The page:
If racing thoughts stand in the way of you and a satisfying night of deep, restorative sleep, I can relate. It used to happen to me every single night.
I’d lie awake as to-do lists, worries, and events that had happened during the day looped through my mind. It was incredibly frustrating not to be able to “turn off” my brain and get the sleep I desperately needed.
So I decided to do something about it.
Today I’m going to teach you the valuable “brain hack” I developed that can lull you to sleep in the time it takes to get into your PJ’s and brush your teeth.
It all starts with your brainwaves. And, more specifically, how their speed affects your ability to sleep.
Essentially, the quicker your brainwaves, the more awake you feel.
The chart below illustrates the connection between your brainwave speed and your various states of consciousness:
So when your mind is racing like a Formula One racecar, it’s a sign that your brainwaves are in a beta state. They’re cycling way too fast, making you too alert for sleep.
As I’m sure you already know, factors like stress, caffeine, nicotine, or blue light from your electronic devices also impede sleep.
That’s because they contribute to the rise in brainwave speed.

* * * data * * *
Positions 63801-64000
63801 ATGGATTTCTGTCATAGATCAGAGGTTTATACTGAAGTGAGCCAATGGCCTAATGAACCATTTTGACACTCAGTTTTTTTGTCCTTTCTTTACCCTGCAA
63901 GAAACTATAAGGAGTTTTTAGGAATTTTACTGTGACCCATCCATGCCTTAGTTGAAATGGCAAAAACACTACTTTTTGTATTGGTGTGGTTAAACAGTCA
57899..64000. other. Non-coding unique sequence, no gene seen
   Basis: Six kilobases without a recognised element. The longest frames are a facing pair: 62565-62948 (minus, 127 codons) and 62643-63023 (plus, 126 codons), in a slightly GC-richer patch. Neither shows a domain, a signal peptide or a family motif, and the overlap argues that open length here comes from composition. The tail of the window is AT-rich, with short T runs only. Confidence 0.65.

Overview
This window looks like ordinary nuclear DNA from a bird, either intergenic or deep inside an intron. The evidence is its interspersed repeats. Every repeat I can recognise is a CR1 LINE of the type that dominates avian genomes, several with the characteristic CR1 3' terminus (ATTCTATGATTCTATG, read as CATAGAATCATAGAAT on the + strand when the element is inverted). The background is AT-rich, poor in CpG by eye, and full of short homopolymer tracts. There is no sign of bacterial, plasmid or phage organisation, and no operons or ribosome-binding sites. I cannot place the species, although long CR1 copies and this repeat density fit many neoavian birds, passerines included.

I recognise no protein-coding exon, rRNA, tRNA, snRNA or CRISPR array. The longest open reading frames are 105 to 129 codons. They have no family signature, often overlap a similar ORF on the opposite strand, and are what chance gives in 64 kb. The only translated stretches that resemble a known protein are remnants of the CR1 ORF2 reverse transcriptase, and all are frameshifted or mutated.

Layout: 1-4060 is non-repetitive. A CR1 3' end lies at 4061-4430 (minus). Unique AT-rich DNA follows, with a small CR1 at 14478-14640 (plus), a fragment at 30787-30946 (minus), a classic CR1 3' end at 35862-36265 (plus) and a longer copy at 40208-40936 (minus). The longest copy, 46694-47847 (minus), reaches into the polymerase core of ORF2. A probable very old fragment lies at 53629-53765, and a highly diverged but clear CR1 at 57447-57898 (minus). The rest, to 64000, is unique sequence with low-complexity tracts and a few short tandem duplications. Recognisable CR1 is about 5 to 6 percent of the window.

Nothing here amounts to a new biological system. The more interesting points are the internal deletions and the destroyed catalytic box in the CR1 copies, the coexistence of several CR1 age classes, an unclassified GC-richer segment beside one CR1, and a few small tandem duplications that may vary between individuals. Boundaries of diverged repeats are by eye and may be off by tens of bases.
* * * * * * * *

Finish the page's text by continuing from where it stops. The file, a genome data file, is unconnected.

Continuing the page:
But I'm here to tell you that you’re not at the mercy of your brainwaves!
In fact, you can adjust their speed in as little as five minutes.
All you need is a little know-how. In just a moment, I’ll teach you exactly how to slow those fast beta waves keeping you up at night.
But first, let’s look at some fascinating science that explains why this technique is so effective...
It all has to do with a phenomenon called the frequency following response, which is your brain’s tendency to follow repeating patterns.
Think about how you sometimes tap your foot or clap your hands along to the beat of a catchy song. That’s the frequency following response. But it affects more than just your feet and hands.
Once your brain focuses on a beat or pattern (also known as entrainment), its tempo (or speed) can dictate the speed of your brainwaves.
This is why slow music relaxes you, and fast music makes you feel energized.
What you’re going to learn today is how to get your brain to entrain with a simple, rhythmic pattern—and then use that pattern as a tool to help slow down your brainwaves. This will help you reach the perfect state of mind for a good night’s sleep.
This exercise is based on activating the frequency following response by tapping to a specific rhythm. I call it “Brain Tapping” and I use it every single night to help prepare my brain for sleep.
This technique stops mental “chatter” by giving your brain something else to focus on…a rhythm that your brainwaves then sync up with.
You’ll then be able to slow down this rhythm, and, in turn, slow down your brainwaves to prepare your brain—and body—for sleep.
First, find a comfortable place where you won’t be disturbed. You may do this exercise sitting or lying down.
1. Close your eyes and begin taking slow, deep breaths. Continue this slow breathing for the duration of the exercise.
2. Begin by very gently tapping your hands on top of your thighs or on your chest, whichever is most comfortable for you.